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How to punish Halliburton (HAL +3.7%) for destroying evidence? Add ~$1.4B to its market cap, as...

How to punish Halliburton (HAL +3.7%) for destroying evidence? Add ~$1.4B to its market cap, as shares surge at the open despite agreeing to plead guilty to destroying evidence in the wake of the Deepwater Horizon disaster. Investors may be focusing on HAL's launching of a $3.3B Dutch auction, through which the company plans to repurchase ~8% of its stock at a price likely above Thursday’s close.
Comments (13)
  • I would imagine that getting the fine behind them has removed uncertainty surrounding the stock; eliminating uncertainty is generally a positive event for a company's stock.
    26 Jul 2013, 10:03 AM Reply Like
  • Yes. The overhang around a criminal offense and its potential to drag HAL into the BP-Macondo issue even deeper was worrying investor. Note that the "maximum penalty" was small money to Halliburton; so a $55 million donation to Fish&Wildlife was utilized.
    26 Jul 2013, 11:18 AM Reply Like
  • The specific charge and fine are extremely important to understanding the level of culpability the DoJ considers Halliburton to have. In other words, BP - billlions, Transocean - hundreds of millions, HAL - a couple hundred thousand. Speaks volumes.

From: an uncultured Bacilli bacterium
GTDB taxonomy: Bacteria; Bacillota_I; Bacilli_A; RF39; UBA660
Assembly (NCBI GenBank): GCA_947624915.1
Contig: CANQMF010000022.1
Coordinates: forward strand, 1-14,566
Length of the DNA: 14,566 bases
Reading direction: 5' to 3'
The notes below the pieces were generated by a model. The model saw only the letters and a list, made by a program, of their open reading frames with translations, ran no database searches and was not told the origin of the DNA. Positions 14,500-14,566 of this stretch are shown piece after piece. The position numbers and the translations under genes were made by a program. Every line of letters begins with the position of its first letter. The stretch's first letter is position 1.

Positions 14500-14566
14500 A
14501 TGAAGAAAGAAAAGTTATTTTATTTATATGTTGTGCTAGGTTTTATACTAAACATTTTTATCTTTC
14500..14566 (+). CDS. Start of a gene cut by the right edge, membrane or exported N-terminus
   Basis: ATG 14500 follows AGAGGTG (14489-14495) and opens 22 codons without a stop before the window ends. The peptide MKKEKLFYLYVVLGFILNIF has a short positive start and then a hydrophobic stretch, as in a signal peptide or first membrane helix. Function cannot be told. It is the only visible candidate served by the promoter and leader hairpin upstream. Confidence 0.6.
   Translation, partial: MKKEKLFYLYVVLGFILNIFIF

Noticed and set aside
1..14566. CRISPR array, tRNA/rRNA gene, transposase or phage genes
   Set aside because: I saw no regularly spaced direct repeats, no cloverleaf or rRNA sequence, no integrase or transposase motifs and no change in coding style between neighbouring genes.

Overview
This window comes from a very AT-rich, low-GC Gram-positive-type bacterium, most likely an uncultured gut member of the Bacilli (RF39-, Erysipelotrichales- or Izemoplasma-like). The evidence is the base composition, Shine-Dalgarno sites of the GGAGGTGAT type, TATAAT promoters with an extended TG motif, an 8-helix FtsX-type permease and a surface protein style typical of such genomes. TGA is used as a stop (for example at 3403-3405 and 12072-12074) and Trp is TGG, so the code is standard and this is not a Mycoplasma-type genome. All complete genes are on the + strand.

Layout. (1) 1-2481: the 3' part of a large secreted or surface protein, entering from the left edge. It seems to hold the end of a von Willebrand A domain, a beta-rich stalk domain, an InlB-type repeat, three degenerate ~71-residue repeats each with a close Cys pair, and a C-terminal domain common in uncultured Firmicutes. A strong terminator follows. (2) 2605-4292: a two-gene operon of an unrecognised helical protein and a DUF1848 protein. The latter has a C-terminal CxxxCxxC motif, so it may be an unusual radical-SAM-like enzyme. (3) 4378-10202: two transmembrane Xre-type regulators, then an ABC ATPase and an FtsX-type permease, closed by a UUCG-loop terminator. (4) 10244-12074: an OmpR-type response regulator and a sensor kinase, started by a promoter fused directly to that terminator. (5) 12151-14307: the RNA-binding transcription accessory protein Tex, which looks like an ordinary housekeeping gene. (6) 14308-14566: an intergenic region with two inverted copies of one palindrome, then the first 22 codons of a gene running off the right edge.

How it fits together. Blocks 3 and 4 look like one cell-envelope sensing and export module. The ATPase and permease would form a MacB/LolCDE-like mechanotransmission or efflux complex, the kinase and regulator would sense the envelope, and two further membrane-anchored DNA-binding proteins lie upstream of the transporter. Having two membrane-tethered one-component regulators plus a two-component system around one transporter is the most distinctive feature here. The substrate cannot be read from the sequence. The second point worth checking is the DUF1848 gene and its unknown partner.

26 Jul 2013, 11:27 AM Reply Like
  • DAG1996: Well put. My takeaway is that Halliburton conducted itself poorly in this case, admitted guilt, and accepted the penalties.

     

    However, this issue did not change the underlying BP-Macondo tragedy story line.
    26 Jul 2013, 11:55 AM Reply Like
  • Ray, I couldn't agree more. This tiny piece of the puzzle does not change the big picture and those responsible should feel the force of the law.

     

    It just really bothers me that so many people are so shallow and simple minded that they don't bother going beyond the headlines to understand what actually transpired and who is actually responsible. Way too many people hear/see nothing beyond the shock-value headline phrases like "plead guilty" and "destroyed evidence" and are immediately anxious to make ignorant claims without considering the more important details like what that so-called "evidence" was. I'm sure you've seen some of the stuff I'm talking about ... there are already articles actually arguing that Halliburton's CEO should go to prison! The bottom line is quite simple ... BP repeatedly behaved absolutely atrociously and, in order to satisfy political pressures, Halliburton had to be guilty by association ... of a misdemeanor.
    26 Jul 2013, 12:10 PM Reply Like
  • Well stated. TY for your clarity.
    26 Jul 2013, 12:44 PM Reply Like
  • Thank you for saying so.
    26 Jul 2013, 12:53 PM Reply Like
  • yvw. In fact, I'm wondering if you'd mind if I "borrow" some of your comments for another blog, either with or without your tag. They're caught up in the headlines.
    26 Jul 2013, 03:19 PM Reply Like
  • Not at all ... just please quote me accurately and share a link.
    26 Jul 2013, 03:22 PM Reply Like